Forty years ago, Israeli commando forces carried out one of the most storied hostage-rescue missions of the century. The year was 1976, with the saga beginning when an Air France flight bound from Tel Aviv to Paris was overtaken by terrorists and diverted to Uganda. The Ugandan government supported the hijackers, and dictator Idi Amin personally welcomed them. The hijackers had the stated objective to free Palestinian militants imprisoned in Israel in exchange for the hostages. Entebbe, sometimes titled 7 Days in Entebbe on the festival circuit, recounts the story.
The new international production starring Daniel Brühl (Good Bye Lenin!) and Rosamund Pike (Gone Girl) is directed by José Padilha, the Brazilian behind the international hit film Elite Squad (2007) and one of the producers behind Netflix series Narcos (2015-2017) and The Mechanism (2018-).
Cinematographer Lula Carvalho ABC ACS — who was nominated in 2018 for the Golden Frog at Camerimage for his work on Padilha’s Elite Squad — has shot Entebbe with mastery and deft. The cinematographer seemingly blends brutal realism with a kind of dreamlike aesthetic. At times, Entebbe feels realistic and grounded, but at other times it feels more fantastical and distanced from reality.
Carvalho evokesa bleach-bypass technique to desaturate the image, but also to let the light sources bleed over into the darker parts of the image. Light sources start to glow and backlighting (a classic Janusz Kamiński ASC technique) drowns the foreground subjects in shafts of soft lightning. It feels more romantic and dreamlike than it feels realistic.
The film opens on the stage of a theatre, as members of the Batsheva Dance Company perform Ohad Naharin’s ‘Echad Mi Yodea’. With its bold percussion and rousing melody providing a driving rhythm, Padilha and Carvalho come back to the dancers throughout the film, including with parallel editing during a climactic rescue.
After Padilha and Carvalho’s 2008 Golden Bear-winning Elite Squad, its excellent 2010 sequel and their 2014 remake of Paul Verhoeven’s authoritarian classic RoboCop, the Brazilian director/cinematographer duo have been no stranger to the themes of ‘fascism. But with Entebbe, the pair pull punches to an enervating degree, somewhat timorously locating the majority of the film’s actual conflict within the individual factions, as opposed to between them. The film’s axis of sympathy runs between those who are willing to kill (or let-be-killed) for their principles, and those who are not. It’s an ingenious way of avoiding the political landmines that dot this contested territory.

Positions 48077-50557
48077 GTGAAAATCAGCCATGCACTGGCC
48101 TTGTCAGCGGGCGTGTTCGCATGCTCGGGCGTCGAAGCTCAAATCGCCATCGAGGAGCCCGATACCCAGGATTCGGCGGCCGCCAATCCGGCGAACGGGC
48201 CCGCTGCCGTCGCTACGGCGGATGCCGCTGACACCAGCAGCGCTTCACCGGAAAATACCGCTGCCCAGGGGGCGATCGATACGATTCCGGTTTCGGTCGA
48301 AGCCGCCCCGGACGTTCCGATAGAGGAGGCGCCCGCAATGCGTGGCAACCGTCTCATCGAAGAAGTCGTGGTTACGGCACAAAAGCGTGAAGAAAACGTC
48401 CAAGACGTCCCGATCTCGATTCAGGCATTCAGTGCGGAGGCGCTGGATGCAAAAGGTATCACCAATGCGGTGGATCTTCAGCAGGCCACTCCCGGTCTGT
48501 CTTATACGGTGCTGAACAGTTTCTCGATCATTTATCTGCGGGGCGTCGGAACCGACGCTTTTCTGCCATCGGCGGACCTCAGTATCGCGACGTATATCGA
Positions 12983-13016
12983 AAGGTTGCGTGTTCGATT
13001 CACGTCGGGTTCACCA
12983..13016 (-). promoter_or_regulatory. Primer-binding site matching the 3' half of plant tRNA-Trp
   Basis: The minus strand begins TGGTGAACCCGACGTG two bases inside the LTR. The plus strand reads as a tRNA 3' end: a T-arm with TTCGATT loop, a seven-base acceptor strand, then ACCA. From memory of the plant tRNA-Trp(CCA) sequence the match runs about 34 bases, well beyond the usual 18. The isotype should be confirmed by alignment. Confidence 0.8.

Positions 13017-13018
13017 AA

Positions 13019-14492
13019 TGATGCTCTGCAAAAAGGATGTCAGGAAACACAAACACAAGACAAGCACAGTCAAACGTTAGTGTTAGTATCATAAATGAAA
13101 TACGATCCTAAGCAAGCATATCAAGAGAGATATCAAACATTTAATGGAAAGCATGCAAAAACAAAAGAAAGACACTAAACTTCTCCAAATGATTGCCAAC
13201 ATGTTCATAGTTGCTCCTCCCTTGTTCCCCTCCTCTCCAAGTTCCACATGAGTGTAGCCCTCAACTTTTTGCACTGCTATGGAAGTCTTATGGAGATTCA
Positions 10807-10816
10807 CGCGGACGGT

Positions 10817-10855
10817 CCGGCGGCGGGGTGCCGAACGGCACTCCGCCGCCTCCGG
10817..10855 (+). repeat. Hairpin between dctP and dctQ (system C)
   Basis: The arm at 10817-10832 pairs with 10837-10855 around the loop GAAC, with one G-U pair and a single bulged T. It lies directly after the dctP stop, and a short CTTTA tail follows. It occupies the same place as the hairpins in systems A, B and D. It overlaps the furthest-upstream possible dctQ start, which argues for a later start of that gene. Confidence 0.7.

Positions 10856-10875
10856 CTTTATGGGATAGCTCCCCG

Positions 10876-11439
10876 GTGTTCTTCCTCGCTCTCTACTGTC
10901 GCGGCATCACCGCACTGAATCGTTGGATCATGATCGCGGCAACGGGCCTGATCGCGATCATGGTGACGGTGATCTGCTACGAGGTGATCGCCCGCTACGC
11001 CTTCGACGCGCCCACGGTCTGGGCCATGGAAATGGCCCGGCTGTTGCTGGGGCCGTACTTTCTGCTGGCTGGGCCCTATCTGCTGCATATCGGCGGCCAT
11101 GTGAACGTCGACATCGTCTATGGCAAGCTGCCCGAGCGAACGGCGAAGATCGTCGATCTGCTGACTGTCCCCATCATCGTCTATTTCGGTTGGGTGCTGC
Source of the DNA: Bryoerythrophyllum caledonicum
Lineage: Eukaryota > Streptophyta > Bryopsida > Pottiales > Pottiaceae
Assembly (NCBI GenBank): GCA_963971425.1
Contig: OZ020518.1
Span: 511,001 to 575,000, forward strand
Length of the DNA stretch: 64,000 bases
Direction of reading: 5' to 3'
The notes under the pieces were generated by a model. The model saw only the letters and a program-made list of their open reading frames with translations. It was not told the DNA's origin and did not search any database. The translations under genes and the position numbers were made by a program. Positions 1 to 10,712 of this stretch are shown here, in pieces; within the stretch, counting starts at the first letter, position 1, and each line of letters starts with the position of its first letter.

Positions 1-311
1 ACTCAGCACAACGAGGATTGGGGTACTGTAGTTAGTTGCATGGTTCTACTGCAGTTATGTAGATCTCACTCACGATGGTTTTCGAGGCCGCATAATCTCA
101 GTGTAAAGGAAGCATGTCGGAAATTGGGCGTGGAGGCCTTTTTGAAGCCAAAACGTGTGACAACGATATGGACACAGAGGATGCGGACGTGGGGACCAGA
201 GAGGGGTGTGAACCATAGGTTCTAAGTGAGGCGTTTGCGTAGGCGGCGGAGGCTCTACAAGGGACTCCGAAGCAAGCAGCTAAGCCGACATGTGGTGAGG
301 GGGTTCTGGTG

Several films have already been made about the historical incident, which also features in such biopics as The Last King of Scotland (2006) and the outstanding Carlos (2010). Within a year of the actual incident in 1976, no fewer than three movies about the raid were released. In Raid on Entebbe (1976, cinematography by Bill Butler ASC) Yitzhak Rabin, the Israeli prime minister, was played by Peter Finch. If you prefer Burt Lancaster as Shimon Peres, Israel’s defence minister, along with Kirk Douglas and Elizabeth Taylor, you could opt for Victory at Entebbe (1976, cinematography by Jim Kilgore). The incident was then largely forgotten on film. Until now.
Entebbe is timely, poignant and well worthy of of it’s weighty subject matter. And as much as anything, it confirms Carvalho as a cinematographer who’s worth the price of admission on his own. It’s rare for genre films to look this good and to provide thrills this potent, but Padilha and Carvalho manage both. The result is a film that takes on a intense, yet intelligent quality. For a film about terrorism, the cinematography simply creates a space for it’s story to exist.
‘Spotlight on Brazil’ is a initiative from Australian Cinematographer Magazine in association with the Associação Brasileira de Cinematografia (ABC).
James Cunningham is the Editor of Australian Cinematographer Magazine.